The way in which we shop is changing. It’s been changing for quite some time now. Technology has long been helping the retail industry to shape customer experience in new and exciting ways.
Even the bigger retailers among us need to think deeply about how they appeal to the broader market. What is the ultimate modern shopping experience? It’s time to ask yourself a few questions. For example:
- How can I improve my customers’ experience in-store?
- How can I link their online and offline experiences?
- How can I leave a lasting positive impression and keep buyers coming back for more?
To craft the ultimate experience, you’re going to need to see things from the shopper’s perspective. It’s all about adding value – and helping to convince your market that you are the best at what you do.
In this guide, we’ll look at some brilliant practical ideas you can look at getting started with right away.
People are inspired to buy things. They should be motivated to buy from you, and no one else. Are you doing enough in that regard? It may require more than a little bit of basic marketing.
You need to actively show your customers how their lives could be changed for the better with your products. Here are some great ways you could do that:
- Offer in-store demonstrations of various gadgets.
- Set up a hands-on station where customers can try your.
- Get creative with your marketing.
- You could also use genuine case studies.
A great way to create inspiration and loyalty, too, is to be unique. Consider a couple of real-life examples:
- In the UK, Lush, the popular vegan beauty and bath store, is well-known for their hands-on approach to customer service, with attentive staff and free product demonstrations.
- Disney, too, as a colossal brand, has revamped its in-store approach. Their fresh focus on installing family-friendly interactive units has helped to capture the sense of wonder the brand is famous for.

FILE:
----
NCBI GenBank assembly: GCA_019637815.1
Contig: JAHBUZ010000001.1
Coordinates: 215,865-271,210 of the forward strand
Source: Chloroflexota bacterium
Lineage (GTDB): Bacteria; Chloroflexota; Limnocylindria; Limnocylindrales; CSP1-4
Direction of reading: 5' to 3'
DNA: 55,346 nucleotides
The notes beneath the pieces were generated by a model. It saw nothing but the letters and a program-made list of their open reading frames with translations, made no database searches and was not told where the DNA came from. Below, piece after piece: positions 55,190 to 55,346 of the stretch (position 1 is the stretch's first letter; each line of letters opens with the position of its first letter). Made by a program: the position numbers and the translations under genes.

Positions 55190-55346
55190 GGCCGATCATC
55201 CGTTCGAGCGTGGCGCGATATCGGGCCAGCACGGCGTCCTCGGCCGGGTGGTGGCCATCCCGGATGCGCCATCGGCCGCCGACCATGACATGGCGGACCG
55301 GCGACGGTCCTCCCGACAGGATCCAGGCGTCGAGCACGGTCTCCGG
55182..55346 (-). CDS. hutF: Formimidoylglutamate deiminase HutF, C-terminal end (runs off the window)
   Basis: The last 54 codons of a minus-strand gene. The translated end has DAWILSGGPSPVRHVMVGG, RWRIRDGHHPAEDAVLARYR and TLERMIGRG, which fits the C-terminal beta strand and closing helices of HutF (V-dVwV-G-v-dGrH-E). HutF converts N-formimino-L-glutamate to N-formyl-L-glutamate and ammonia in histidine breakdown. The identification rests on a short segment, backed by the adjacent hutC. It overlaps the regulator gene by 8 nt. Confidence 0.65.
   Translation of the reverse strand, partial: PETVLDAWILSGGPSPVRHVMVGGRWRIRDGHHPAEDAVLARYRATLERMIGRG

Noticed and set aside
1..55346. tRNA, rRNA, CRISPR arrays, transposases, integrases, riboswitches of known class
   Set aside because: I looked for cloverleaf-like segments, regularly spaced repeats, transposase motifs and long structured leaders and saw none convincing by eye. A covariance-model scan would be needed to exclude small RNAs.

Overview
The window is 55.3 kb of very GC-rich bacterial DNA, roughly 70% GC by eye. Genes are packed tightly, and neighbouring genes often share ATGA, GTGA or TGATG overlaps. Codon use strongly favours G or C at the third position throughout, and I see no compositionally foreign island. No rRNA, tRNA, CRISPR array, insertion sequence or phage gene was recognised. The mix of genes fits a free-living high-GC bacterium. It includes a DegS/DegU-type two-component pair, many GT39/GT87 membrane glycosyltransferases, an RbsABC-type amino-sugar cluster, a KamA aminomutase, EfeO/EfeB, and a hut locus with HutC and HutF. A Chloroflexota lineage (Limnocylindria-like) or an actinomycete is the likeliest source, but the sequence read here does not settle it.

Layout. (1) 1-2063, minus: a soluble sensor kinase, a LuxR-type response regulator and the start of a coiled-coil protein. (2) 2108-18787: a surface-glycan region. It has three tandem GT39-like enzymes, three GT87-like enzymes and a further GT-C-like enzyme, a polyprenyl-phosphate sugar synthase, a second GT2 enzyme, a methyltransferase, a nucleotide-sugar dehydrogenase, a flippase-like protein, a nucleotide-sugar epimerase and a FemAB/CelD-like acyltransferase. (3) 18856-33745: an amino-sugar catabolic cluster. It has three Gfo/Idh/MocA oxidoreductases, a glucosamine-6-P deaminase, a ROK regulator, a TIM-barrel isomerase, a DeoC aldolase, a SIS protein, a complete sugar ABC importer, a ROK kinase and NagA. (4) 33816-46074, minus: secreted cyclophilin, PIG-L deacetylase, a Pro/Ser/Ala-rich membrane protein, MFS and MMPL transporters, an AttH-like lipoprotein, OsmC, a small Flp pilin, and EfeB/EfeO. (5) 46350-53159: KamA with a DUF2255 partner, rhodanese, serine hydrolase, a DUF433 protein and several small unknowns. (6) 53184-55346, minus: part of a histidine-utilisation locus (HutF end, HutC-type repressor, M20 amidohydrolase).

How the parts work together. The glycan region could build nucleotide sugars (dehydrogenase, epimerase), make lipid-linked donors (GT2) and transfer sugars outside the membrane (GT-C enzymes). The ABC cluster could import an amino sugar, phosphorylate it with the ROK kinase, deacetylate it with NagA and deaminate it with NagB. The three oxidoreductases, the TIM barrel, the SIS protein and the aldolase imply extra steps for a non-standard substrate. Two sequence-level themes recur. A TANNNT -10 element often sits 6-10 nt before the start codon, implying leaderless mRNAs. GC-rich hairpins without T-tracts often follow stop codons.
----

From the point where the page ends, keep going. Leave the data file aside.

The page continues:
Reward Your Customers
Modern shoppers don’t just want access to the goods they want. They want them at the best prices. They want to know why they should shop with you, and not the competition. How are you going to inspire loyalty, and on a long-term basis? Here are some ideas you could put into practice.
- An obvious first step to take is to start a loyalty scheme. Statistics show that you could generate up to 18% more revenue from cardholders than those who don’t shop regularly. What’s more, up to 73% of consumers believe this is an effective way to engage consumer loyalty.
- You could give loyal customers the chance to sample new products and services first. You may even charge a small fee to do so. People like to feel special!
- One reward scheme, similar to the Flying Club at Virgin Atlantic, could work in tiers. The more your customers spend, the bigger the rewards may be. They could earn exclusive VIP product access, money off items, and more.
Bear in mind, too, that it could cost your business up to 25x more to find new customers than to encourage repeat shoppers. The math is simple – it pays to re-engage and reward.
Blend the Online and Offline